The season of Epiphany is the season in the Church Year in which the identity of Jesus is made clearer to his followers. Baptism calls us to claim our place and our power. There is a period of silence in the life of Jesus from about the age of twelve to his thirtieth year. From the time of Jesus in the Temple, we know little until his Baptism. Out of his Baptism comes a clearer view of what his life’s work was to be.
The story of Jesus does not end or begin with his Baptism. The story begins in creation. The Creator, after each act of creation, stood back and said: “It is good. It is very good!” When Jesus is baptized that same delight of God is expressed when the dove descends and the voice from above says: “This is my beloved Son with whom I am well pleased.” It was out of this sense of delight that Jesus was able to claim his place.
The story does not end here. Because of the delight of the Father, Jesus was able to accept his mission. He was able to believe that life as it is given is good. He was able to say many times after his Baptism that he “was one with the Father.” Our Baptism brings the same presence of the Holy Spirit and a clear voice from above that rejoices in what we are becoming.
Gabriel Marcel Marques, in his book, One Hundred Years of Solitude, writes about a village in Central America. A virus strikes this community and the effect of the virus is that is causes amnesia. It becomes necessary to hire a person from the outside world to help them recover their memory. This person, from the outside world, goes about the village putting signs on all things with their names. The signs remind the villagers that “this is a ceiling,” “this is a floor,” “this is a table,” and all through the village everything has a sign naming what it is. Outside the village, the outsider places two signs. On one sign is written: “This is the village of Macondo.” A sign posted above that reads: “God Exists.”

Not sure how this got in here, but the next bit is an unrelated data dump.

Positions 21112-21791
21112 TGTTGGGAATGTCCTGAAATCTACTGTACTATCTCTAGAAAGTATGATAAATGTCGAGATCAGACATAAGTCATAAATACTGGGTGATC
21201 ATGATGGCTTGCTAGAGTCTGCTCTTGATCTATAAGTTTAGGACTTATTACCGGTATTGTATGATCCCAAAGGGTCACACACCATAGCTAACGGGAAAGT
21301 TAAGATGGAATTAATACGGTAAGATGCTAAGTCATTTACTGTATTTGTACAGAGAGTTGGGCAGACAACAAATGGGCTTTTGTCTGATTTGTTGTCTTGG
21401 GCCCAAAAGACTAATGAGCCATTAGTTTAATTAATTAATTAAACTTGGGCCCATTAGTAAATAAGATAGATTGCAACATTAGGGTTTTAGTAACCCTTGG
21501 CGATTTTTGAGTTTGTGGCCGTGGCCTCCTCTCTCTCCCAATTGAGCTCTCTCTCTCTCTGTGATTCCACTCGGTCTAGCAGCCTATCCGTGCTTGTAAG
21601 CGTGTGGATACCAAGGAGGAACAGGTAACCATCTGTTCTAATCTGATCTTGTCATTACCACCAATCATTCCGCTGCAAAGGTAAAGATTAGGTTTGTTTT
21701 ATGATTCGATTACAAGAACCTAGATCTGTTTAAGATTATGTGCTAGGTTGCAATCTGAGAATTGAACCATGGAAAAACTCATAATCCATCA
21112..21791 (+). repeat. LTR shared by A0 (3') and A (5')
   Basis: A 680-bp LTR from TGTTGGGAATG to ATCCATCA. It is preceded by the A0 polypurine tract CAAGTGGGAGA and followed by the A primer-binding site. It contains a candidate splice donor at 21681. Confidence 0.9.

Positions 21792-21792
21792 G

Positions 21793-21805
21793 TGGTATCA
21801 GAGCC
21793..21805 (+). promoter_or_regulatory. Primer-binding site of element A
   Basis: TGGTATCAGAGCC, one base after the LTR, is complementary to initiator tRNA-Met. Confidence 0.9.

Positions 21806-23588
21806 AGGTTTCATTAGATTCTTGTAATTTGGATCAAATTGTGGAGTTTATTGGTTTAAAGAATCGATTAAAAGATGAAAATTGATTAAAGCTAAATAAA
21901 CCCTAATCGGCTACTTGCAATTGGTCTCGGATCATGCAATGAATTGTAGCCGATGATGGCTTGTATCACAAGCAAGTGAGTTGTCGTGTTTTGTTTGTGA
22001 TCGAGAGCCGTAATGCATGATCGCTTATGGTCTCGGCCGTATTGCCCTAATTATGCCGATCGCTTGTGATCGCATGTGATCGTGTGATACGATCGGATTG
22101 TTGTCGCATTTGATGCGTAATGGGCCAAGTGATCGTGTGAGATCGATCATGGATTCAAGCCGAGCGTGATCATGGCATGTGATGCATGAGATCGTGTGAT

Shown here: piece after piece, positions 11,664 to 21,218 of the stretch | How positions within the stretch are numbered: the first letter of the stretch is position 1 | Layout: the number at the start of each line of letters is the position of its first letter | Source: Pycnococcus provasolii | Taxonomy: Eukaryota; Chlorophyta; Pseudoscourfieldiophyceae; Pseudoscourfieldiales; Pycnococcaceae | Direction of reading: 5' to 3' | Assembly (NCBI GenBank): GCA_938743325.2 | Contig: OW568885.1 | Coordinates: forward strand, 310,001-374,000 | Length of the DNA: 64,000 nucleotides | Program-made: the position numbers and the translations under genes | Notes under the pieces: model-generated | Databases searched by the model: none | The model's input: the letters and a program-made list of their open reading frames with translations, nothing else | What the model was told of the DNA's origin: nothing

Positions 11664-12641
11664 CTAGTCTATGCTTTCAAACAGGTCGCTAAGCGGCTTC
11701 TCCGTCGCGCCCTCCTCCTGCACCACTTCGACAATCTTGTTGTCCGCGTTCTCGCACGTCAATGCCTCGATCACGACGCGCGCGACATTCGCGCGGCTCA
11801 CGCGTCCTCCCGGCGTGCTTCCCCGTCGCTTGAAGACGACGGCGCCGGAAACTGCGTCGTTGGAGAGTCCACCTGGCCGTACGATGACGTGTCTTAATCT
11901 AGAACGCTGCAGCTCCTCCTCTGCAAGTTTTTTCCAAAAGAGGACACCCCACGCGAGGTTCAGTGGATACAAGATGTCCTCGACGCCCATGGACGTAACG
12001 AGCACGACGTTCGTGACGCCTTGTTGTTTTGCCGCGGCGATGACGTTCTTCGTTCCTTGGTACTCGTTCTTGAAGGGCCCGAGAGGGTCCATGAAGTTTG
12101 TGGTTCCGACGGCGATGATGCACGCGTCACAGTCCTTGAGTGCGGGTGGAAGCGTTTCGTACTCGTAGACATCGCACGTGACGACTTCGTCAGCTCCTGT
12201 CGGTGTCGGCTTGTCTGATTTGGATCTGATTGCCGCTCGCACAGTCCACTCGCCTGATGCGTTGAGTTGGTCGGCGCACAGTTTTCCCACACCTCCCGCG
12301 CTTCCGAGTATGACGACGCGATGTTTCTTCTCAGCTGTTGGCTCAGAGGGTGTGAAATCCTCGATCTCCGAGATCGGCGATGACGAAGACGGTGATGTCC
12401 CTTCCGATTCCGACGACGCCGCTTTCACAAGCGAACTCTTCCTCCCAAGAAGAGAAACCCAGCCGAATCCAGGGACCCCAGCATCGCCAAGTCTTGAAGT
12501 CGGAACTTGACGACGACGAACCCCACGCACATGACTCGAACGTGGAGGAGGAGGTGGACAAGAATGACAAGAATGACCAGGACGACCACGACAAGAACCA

Our Baptism and the Baptism of our Lord are signs and symbols of God’s delight in us. Each time a person is baptized, it is a sign that God exists. The sign of the cross on our foreheads reminds the world that God exists. It is also a sign that the Creator takes delight in us and calls us to the community of faith.
Hear again these words from the baptismal rite:
We thank you, Almighty God, for the gift of water. Over it the Holy Spirit moved in the beginning of creation. Through it you led the children of Israel out of their bondage in Egypt into the land of promise. In it your Son Jesus received the baptism of John and was anointed by the Holy Spirit as Messiah, the Christ, to lead us, through his death and resurrection, from the bondage of sin into everlasting life.
We thank you, Father, for the water of Baptism. In it we are buried with Christ in his death. By it we share in his resurrection. Through it we are reborn by the Holy Spirit. Therefore, in joyful obedience to your Son, we bring into his fellowship those who come to him in faith baptizing them in the Name of the Father, and of the Son and of the Holy Spirit. Amen.